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Using Pandas to Resample Time Series


One of the most common requests we receive is how to resample intraday data into different time frames (for example converting 1-minute bars into 1-hour bars).

This operation is possible in Excel but is extremely inefficient as Excel will struggle to handle large time-series files (anything over 500,000 rows is problematic on most systems) and the conversion process is very clunky requiring multiple calculation columns.

For resampling data, we always recommend customers use Pandas. It can take a little work to set up and install if the customer is new to Pandas but it is usually under an hour and it is very easy to work with Pandas in combination with Jupyter notebooks.

Although Python, Pandas and Jupyter Notebooks can all be installed separately the most efficient way to install all three  is to install Anaconda ( )

Resampling Walkthrough

We will work through a resampling example using Jupyter Notebooks. If you are performing multiple resamplings, executing a Python script is the most efficient method, however, to perform a single resample or for demonstrating the process, Jupyter Notebook is very quick to get started with.

In a new Jupyter notebook we will first import Pandas:

import pandas as pd

Next, we can load the time-series data using Panda’s read_csv method. In addition to reading .csv files the read_csv method with csv formatted files of any extension and will also unzipped zipped csv files.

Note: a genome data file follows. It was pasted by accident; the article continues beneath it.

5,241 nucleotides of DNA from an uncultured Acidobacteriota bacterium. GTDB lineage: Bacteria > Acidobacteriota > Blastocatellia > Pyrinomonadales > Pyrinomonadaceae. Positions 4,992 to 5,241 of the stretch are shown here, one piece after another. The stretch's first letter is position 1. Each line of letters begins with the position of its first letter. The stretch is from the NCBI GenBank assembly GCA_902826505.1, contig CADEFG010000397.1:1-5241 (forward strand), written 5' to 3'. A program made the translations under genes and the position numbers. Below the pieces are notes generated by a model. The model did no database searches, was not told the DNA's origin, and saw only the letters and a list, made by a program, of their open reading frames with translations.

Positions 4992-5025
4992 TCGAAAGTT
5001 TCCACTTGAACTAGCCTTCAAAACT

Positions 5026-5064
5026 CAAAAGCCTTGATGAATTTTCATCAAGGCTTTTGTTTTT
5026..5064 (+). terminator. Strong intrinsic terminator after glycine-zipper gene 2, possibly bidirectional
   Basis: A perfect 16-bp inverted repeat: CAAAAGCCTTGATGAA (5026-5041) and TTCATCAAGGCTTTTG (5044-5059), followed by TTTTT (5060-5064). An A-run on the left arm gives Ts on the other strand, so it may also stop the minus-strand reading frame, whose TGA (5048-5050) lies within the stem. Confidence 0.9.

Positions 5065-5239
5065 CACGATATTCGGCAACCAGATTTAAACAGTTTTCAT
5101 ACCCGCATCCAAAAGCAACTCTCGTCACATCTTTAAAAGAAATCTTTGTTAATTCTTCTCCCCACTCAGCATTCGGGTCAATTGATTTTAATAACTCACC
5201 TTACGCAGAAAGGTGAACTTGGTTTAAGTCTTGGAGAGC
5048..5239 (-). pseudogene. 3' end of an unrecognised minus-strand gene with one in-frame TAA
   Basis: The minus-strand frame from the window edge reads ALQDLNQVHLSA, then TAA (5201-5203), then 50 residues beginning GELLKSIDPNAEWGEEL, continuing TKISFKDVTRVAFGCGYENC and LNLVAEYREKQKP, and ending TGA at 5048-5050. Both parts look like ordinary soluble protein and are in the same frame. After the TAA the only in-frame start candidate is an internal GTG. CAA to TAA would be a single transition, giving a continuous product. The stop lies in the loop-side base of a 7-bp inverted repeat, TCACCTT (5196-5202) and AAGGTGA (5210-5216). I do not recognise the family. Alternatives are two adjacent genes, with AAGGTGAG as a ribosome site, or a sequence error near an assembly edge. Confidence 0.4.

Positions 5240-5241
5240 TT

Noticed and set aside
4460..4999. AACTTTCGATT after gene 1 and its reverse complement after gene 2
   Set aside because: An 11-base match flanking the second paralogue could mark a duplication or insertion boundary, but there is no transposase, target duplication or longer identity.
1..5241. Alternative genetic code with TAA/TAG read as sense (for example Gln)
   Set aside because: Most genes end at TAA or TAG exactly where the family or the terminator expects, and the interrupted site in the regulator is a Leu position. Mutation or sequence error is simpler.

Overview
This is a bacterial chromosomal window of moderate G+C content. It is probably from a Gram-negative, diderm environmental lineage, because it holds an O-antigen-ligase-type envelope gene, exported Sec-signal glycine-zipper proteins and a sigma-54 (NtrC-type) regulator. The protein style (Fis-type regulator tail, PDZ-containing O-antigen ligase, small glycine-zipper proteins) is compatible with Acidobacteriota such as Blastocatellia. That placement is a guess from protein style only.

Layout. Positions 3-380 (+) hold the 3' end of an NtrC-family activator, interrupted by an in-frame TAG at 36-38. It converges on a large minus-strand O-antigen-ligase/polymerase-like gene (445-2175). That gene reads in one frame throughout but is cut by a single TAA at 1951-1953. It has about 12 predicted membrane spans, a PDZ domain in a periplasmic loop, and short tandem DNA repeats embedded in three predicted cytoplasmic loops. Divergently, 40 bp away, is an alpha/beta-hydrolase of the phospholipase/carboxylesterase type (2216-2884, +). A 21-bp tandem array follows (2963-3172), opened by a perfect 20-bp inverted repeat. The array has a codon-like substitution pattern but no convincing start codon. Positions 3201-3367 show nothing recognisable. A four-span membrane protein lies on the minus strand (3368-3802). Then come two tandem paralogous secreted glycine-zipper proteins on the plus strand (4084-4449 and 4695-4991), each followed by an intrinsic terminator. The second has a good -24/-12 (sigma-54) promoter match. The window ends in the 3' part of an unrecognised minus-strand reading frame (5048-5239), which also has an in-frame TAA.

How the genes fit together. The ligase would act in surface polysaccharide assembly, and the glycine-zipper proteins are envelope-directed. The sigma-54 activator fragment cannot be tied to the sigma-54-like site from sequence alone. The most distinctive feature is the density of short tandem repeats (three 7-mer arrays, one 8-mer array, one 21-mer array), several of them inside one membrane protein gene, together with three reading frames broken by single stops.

In this example we will use the free 1-minute AMZN datafile provided by FirstRate Data and load the csv file into a Pandas dataframe from the read_csv method:

column_names = ["TimeStamp", "open", "high", "low", "close", "volume"]
amzn_df = pd.read_csv("",
index_col=["TimeStamp"] )

Note in the above sample, the datafile does not contain a header row so we need to pass in a column_names array of the columns. Also, we need to parse the TimeStamp column into the date format (by default it will be a string) and then assign this as index using the index_col argument.

We can check the dataframe is correctly loaded by running


Which will outputs the first 5 rows of the dataframe.

Next we can proceed with the resampling. In this example we will resample the 1-minute bars into 1-hour bars.

This is done by combining the  resample() and aggs() methods. The resample() method groups rows into a different timeframe based on a parameter that is passed in, for example resample(“B”) groups rows into business days (one row per business day).

Unfortunately, the resample() method does not aggregate the all the  columns using different rules (such as sum the volume column but only use the high value from the high column). To do this we need to use the aggs() method which allows us to specify how each column is aggregated.

Thus combining the resample() and aggs() method :

amzn1hr_df =  amzn_df.resample("1H").agg({'open': 'first', 'close': 'last', 'high' : 'max', 'low' : 'min', 'volume': 'sum'})

Note that some older code samples use the ‘how’ argument in the resample() method which appears much simpler, for example:

resample("1H", how=’ohlc’)

However, the ‘how’ parameter is no longer available in Pandas and the agg() method needs to be used in its place.

The process is nearly complete. The only remaining issue is that Pandas will create empty bars for weekends and holidays which need to be removed. This can be done by passing the dataframe a filtering argument which will be true only for trading days. In the below example we only take bars where the close is above zero (which should only be trading days).

amzn1hr_df = amzn1hr_df[amzn1hr_df.close > 0]

The process is now complete, and we can save the resampled dataframe as an Excel file by calling the to_excel() method:

amzn1hr_df.to_excel(r'path\file.xlsx', index = False)

That’s it. The entire resampling procedure will only takes five lines of code and will execute in seconds.